We’re thrilled to welcome our newest contributor, Summer Stone of Cake Paper Party! Join along as Summer explores traditional baking concepts in new and exciting ways.
CAKE MYTH : You must create a meringue in order to produce a European-style buttercream.
For some time, I puzzled over the idea that you have to create a fully realized, stable meringue in order to make a Swiss Meringue Buttercream (SMBC). I wondered why one would create a beautifully peaked meringue and then destroy it by adding in loads of butter. I also wanted to know why SMBC’s were so inherently unstable and even the most practiced of bakers sometimes had difficulty making them behave. After much experimentation, I have found answers that will help you make buttercream faster and easier than ever before. You will find that you don’t need a meringue at all!
Here is my method for making Swiss Buttercream (SBC) and an explanation as to why it works:
STEP 1 : Start with egg whites
Egg whites serve two important roles in SBC. They act as a structural component and serve as a liquid to dissolve granulated sugar into. In traditional SMBC, egg whites are beaten to peaks as a means of incorporating air into the buttercream. The problem with this is that protein mediated air pockets are very unstable in the presence of fat. When butter is added, much of the air which was beaten into the eggs is lost and it they become a syrupy puddle. Here I have used pasteurized egg whites from a carton, but separated egg whites from cracked eggs work just as well.
STEP 2 : Add sugar
Sugar obviously plays an important role as a flavor provider in a buttercream but it also serves to thicken and stabilize the egg liquid it is dissolved into. The sugar-egg combination, when mixed with butter, creates an emulsion that is more stable than either individual component.
STEP 3 : Whisk the sugar and eggs together
The eggs and sugar have a symbiotic relationship. The eggs serve the sugar by providing a solvent into which it can be dissolved. At the same time, the sugar helps the egg whites by weakening their ability to coagulate allowing them to remain in a liquid state. Be sure to whisk the eggs and sugar together very well for maximum benefit. No one likes scrambled egg buttercream!
STEP 4 : Heat the eggs and sugar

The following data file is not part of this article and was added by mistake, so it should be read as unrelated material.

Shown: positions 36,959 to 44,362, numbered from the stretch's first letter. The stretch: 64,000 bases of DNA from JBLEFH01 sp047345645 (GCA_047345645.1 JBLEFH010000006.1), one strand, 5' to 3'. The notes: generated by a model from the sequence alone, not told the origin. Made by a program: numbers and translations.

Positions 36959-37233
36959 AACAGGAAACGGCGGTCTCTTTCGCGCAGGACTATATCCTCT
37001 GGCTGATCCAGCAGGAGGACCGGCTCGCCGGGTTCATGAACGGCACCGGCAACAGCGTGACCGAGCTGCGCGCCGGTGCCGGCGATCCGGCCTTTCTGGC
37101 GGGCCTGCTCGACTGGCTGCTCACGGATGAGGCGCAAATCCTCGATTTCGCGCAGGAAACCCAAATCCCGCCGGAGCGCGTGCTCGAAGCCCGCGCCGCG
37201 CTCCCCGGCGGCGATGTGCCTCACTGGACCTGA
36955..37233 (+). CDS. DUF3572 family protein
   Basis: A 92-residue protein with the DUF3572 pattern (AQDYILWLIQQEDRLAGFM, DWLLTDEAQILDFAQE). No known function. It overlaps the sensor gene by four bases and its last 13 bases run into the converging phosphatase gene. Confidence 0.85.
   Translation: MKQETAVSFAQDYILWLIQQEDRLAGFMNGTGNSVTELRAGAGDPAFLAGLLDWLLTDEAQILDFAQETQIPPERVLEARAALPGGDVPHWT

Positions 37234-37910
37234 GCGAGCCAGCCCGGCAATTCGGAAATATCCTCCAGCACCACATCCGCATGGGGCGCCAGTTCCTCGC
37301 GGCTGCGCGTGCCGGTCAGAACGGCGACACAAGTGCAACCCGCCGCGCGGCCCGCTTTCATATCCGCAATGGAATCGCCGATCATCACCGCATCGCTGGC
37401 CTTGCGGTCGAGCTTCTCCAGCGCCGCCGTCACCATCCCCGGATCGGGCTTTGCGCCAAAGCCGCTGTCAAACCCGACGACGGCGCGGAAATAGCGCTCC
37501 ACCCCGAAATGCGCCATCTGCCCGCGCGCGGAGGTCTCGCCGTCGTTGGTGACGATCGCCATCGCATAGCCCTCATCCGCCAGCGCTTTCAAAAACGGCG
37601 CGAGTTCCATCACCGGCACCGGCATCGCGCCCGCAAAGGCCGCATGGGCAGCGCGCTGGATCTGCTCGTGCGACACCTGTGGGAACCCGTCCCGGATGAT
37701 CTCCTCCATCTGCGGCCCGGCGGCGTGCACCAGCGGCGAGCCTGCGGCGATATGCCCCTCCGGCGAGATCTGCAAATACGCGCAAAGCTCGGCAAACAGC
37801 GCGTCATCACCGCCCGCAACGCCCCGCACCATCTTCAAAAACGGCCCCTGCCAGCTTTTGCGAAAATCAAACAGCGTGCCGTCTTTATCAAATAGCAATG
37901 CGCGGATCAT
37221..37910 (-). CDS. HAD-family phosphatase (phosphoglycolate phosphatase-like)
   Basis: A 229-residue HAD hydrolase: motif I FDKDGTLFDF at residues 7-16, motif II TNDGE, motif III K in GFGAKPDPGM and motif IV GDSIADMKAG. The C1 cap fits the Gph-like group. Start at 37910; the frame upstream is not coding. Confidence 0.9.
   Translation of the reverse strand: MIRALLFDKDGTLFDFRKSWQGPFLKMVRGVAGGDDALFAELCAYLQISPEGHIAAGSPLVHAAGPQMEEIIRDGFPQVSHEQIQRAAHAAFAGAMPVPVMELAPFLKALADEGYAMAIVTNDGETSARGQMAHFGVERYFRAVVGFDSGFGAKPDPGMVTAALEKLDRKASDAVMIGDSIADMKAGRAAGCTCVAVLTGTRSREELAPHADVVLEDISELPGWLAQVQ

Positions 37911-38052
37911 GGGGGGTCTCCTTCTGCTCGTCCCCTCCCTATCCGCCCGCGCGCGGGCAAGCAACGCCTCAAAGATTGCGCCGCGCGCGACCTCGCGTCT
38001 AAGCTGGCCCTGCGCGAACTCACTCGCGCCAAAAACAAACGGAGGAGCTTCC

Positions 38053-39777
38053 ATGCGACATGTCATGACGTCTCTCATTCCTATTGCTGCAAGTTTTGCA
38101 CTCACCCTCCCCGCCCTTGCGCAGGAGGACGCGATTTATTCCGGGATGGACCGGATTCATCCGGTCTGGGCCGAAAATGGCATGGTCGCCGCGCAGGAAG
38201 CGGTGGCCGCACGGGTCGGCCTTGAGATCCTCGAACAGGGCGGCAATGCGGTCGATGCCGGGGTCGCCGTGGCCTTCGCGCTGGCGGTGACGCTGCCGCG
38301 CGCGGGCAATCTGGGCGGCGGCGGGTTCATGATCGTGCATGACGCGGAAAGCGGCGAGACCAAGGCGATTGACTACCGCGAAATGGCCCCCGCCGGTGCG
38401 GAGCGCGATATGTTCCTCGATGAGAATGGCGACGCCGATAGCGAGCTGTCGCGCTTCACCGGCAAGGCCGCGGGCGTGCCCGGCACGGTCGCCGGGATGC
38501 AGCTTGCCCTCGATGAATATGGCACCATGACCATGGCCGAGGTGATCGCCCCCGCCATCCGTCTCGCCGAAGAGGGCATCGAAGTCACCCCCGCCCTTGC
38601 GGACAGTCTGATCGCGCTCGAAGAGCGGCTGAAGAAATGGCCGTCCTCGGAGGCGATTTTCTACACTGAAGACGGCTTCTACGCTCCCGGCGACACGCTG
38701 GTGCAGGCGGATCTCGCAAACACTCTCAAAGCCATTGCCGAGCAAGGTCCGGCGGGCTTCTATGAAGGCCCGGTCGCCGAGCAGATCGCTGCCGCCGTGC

While the egg whites are helpful in dissolving the sugar, at this high of a sugar concentration heat is required to fully dissolve the sugar crystals. Heat also functions to destroy any harmful bacteria that may be living in the egg whites (particularly if they are fresh). For this reason, you should heat your egg-sugar syrup to 160ᵒ F which will ensure Salmonella is killed. I find the easiest way to do this is in the microwave. One recipe will take 3-4 minutes stirring at one minute intervals. Alternatively you can heat the syrup in a double boiler until a safe temperature is reached. At 160ᵒ F all sugar crystals should be dissolved. I like to add a half ounce of corn syrup to the sugar-egg mixture to minimize the chances of recrystallization. Be sure to stir in any sugar granules than remain on the sides of the bowl. One undissolved rebel sugar crystal can reseed the whole batch.
STEP 5 : Cool the egg-sugar syrup
I place my syrup in a clean cake pan and place it in the freezer for 20-30 minutes to reach a cool/cold temperature (45-60ᵒ F). When the sugar syrup is added to the butter in this temperature range, the two components generally go into emulsion seamlessly without “breaking”. This seems to be one of the problems with traditional SMBC. Since a meringue will not form readily in a cold syrup, the eggs and sugar would have to be at room temperature when the butter was added. This room-temperature blending stresses the combination and makes formation of a proper emulsion more difficult.